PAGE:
I spent my New Year’s Eve this year deep in conversation about the state of politics in the U.S., gender issues, and global tensions.
Naturally (for those who know me), it was a conversation in which I was speaking with a couple people who have opinions strongly opposed to my own. As we spoke, listened to each other, and tried to tease out common ground as well as unique experiences, I had a moment of clarity. My debating partners kept referencing the need for protection. To protect a country. A people. Loved ones. I nodded and took the opportunity to think through and articulate my context, which I’ve come to realize focuses on exchange rather than or much more strongly than protection.
I have been fortunate to hear about and witness my parents’ and friends’ many diverse struggles. Immigrating to different countries. Coming out. Building significant businesses in foreign countries - and in secondary or tertiary languages. I say I’m fortunate in this because these stories and being part of them have enriched my world view and encouraged me to test perceived limitations in lifestyles and compassion. Part of that examination has given me itchy feet, enabling me to live in six cities around the U.S. and part-time in Tel Aviv, Israel as well as travel fairly often. With the shifts in lifestyle and travels, my curiosity to look at the challenges (and successes) of others - and see if I have a role to play - has only strengthened. And I’ve largely experienced this curiosity, if shared with others, is reciprocated.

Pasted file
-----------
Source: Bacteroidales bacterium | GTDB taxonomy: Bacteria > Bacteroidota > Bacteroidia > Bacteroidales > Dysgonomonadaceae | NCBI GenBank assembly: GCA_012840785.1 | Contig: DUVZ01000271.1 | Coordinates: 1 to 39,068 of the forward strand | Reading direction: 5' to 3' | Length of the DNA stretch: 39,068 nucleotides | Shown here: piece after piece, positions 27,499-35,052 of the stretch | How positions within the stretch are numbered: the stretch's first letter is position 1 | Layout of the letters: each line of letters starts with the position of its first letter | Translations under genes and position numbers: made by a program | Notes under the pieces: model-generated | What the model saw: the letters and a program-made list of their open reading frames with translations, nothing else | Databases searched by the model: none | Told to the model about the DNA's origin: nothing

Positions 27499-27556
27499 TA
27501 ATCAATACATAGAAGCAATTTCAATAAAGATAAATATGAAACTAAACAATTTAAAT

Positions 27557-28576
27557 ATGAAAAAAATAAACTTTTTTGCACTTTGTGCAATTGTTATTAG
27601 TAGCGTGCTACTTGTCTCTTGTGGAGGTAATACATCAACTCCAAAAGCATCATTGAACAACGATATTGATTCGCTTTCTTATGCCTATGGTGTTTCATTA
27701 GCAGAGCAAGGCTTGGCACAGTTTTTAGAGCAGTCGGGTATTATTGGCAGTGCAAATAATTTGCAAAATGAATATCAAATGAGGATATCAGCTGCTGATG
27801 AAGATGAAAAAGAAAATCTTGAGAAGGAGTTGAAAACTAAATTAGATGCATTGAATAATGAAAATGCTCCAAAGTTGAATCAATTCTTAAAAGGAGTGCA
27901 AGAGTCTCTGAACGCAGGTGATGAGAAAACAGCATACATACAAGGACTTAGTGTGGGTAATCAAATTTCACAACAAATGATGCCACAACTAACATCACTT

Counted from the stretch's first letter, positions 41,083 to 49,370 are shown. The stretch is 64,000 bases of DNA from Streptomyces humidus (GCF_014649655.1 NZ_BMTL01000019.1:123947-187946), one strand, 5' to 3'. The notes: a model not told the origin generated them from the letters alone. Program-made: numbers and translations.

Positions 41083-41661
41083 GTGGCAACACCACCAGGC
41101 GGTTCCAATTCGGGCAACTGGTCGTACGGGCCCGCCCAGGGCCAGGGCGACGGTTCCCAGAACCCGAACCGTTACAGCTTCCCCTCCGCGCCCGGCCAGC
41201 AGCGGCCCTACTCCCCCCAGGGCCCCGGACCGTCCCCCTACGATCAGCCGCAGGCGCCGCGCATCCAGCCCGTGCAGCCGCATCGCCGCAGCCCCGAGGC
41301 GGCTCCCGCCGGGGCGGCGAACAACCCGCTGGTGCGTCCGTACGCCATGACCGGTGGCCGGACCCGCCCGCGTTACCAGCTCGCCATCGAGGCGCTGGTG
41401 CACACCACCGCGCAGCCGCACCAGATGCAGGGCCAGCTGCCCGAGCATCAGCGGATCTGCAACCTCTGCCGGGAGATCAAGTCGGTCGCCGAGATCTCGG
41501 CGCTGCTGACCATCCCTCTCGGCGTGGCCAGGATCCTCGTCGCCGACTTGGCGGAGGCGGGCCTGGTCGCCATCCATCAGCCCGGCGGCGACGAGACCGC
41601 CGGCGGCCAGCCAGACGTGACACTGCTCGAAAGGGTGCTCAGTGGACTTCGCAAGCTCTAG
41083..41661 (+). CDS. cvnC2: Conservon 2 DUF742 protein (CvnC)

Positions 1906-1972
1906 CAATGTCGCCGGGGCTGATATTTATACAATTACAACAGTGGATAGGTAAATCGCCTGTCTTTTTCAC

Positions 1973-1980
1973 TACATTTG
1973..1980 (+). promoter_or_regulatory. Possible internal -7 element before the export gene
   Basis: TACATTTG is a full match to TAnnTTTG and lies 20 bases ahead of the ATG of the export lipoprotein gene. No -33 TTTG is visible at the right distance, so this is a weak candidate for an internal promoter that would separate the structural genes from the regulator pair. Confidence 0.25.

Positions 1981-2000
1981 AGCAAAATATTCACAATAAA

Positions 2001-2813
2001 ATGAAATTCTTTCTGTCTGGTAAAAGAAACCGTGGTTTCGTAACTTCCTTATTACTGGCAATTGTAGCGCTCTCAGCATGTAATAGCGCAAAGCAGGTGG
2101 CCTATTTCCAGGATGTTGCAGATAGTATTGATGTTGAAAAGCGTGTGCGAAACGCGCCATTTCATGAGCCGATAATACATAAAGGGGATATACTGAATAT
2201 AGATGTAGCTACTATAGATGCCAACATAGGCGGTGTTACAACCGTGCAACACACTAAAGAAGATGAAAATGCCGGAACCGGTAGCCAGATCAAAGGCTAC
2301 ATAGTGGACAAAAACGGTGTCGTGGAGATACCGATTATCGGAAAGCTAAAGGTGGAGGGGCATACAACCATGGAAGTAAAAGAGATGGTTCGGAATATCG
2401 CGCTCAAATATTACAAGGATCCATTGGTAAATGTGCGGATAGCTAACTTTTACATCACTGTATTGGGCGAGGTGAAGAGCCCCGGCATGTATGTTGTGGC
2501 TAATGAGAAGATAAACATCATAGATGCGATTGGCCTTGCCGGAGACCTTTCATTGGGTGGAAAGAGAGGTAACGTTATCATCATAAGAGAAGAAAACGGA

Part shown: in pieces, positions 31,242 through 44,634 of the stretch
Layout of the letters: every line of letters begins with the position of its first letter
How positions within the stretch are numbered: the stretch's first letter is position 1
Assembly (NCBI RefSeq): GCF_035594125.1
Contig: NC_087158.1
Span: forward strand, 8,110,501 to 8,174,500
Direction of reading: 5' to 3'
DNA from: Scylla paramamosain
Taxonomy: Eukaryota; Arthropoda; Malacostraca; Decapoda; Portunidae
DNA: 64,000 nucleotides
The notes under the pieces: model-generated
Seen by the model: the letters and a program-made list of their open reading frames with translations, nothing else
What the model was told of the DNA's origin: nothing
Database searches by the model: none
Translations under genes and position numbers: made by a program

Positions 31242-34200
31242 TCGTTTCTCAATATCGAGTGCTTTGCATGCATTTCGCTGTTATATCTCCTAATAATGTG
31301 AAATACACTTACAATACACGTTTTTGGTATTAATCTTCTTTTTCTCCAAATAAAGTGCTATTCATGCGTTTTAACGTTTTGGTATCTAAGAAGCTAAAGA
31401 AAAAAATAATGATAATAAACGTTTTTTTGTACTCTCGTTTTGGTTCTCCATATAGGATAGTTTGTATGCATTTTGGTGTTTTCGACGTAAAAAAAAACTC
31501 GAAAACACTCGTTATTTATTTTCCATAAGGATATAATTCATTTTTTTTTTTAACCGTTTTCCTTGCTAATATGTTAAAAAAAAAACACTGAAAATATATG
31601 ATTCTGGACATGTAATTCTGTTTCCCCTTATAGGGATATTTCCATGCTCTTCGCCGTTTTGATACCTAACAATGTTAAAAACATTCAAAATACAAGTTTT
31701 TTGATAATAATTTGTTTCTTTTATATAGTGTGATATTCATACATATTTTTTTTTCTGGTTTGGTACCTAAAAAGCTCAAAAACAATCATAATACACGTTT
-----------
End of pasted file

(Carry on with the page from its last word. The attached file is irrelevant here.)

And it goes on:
As I studied psychology in undergrad, my most infuriating lesson was that of the “bystander effect”. The effect occurs when someone is victimized in front of a group of people and no one steps in to help. How could this happen? As the group size expands, everyone becomes less likely to help as they each believe someone else will step in and take action - even as another person may be dying at the collective group’s feet. At a wall of “bystander apathy” - the other term for this social psychological phenomenon. This inaction, in my mind, is unforgivable.
While studying this behavior, I was also fortunate enough to minor in cross cultural studies. Through the sociology, philosophy, religion and other classes I learned to observe and listen to other contexts or situations just a little longer before jumping in to provide solutions or action (which I’ll admit is my default setting as an individual). And to own the biases and prejudices that I held, hold, and influence my problem solving.
These learnings helped me understand my tendencies as a person, and still stand as principles for me to reference as I develop today. They also make me think a great deal about how we each balance our individual potential to both listen or hesitate for more context to be unveiled and then act. Variability here is, of course, broad based on our unique experiences and capacities to absorb diverse information.
Going back to the New Year’s Eve, my sparring partners and I entered into that long conversation with strikingly different experiences which influenced our world views. Ones that have become polarized the world over. This is obvious today but I don’t believe we all share or consider those highly charged and impactful experiences nearly enough before acting on them. And often what underlies those final, resulting actions are different cultural norms, expectations, and histories.
So, this weekly blog is going to be my endeavor to share what I’ve experienced and understand of different cultures around the world. The idiosyncrasies that make them special, frustrating, and can lead to complicated conversations, bungled business efforts, and not-so-simple travel paths. My hope is that the forthcoming posts - along with those of other writers over time - will develop stronger instincts within all of us to hesitate, to contemplate each other’s contexts, and then to move forward with more mindful action.
Please feel free to comment with countries or cultures you’re keen to read about or share experiences you’ve had as well that were particularly enlightening.